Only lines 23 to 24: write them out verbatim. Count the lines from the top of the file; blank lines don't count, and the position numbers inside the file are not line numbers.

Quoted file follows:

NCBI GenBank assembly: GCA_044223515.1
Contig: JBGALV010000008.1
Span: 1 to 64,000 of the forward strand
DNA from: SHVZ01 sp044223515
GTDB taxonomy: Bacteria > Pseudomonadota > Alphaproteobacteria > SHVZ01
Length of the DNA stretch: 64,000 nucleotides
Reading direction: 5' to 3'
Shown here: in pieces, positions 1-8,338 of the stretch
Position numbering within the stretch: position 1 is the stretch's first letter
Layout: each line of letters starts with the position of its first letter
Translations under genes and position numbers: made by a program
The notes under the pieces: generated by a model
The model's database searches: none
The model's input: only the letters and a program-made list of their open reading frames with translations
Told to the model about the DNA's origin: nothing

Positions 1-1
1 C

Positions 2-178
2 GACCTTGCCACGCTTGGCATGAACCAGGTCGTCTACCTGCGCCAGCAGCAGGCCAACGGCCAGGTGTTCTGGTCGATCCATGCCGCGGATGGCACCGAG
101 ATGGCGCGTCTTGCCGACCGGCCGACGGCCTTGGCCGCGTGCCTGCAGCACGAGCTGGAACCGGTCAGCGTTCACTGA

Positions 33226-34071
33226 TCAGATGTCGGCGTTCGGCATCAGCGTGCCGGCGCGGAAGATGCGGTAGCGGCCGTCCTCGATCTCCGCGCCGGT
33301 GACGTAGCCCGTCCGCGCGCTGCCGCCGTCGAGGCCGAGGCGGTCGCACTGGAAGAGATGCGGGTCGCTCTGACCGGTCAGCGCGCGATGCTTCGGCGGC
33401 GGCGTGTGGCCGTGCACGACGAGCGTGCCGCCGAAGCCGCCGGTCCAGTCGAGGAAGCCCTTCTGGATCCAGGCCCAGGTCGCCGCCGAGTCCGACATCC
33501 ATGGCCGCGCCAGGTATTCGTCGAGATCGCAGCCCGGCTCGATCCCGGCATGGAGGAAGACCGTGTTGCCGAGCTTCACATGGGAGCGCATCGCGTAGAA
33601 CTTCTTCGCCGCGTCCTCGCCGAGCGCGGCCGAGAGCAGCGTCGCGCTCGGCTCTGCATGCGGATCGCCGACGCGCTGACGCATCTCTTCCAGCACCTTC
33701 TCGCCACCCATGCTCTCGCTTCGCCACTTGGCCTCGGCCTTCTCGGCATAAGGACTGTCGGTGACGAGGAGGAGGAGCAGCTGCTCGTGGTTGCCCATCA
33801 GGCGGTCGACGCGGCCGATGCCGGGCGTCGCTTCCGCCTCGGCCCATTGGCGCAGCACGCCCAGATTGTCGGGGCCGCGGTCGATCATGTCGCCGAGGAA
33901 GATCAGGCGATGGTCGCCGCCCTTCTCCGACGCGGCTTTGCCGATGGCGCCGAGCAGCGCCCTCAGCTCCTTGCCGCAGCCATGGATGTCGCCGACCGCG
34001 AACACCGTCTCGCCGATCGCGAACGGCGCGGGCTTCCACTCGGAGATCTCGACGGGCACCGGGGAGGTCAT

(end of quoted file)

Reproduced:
33301 GACGTAGCCCGTCCGCGCGCTGCCGCCGTCGAGGCCGAGGCGGTCGCACTGGAAGAGATGCGGGTCGCTCTGACCGGTCAGCGCGCGATGCTTCGGCGGC
33401 GGCGTGTGGCCGTGCACGACGAGCGTGCCGCCGAAGCCGCCGGTCCAGTCGAGGAAGCCCTTCTGGATCCAGGCCCAGGTCGCCGCCGAGTCCGACATCC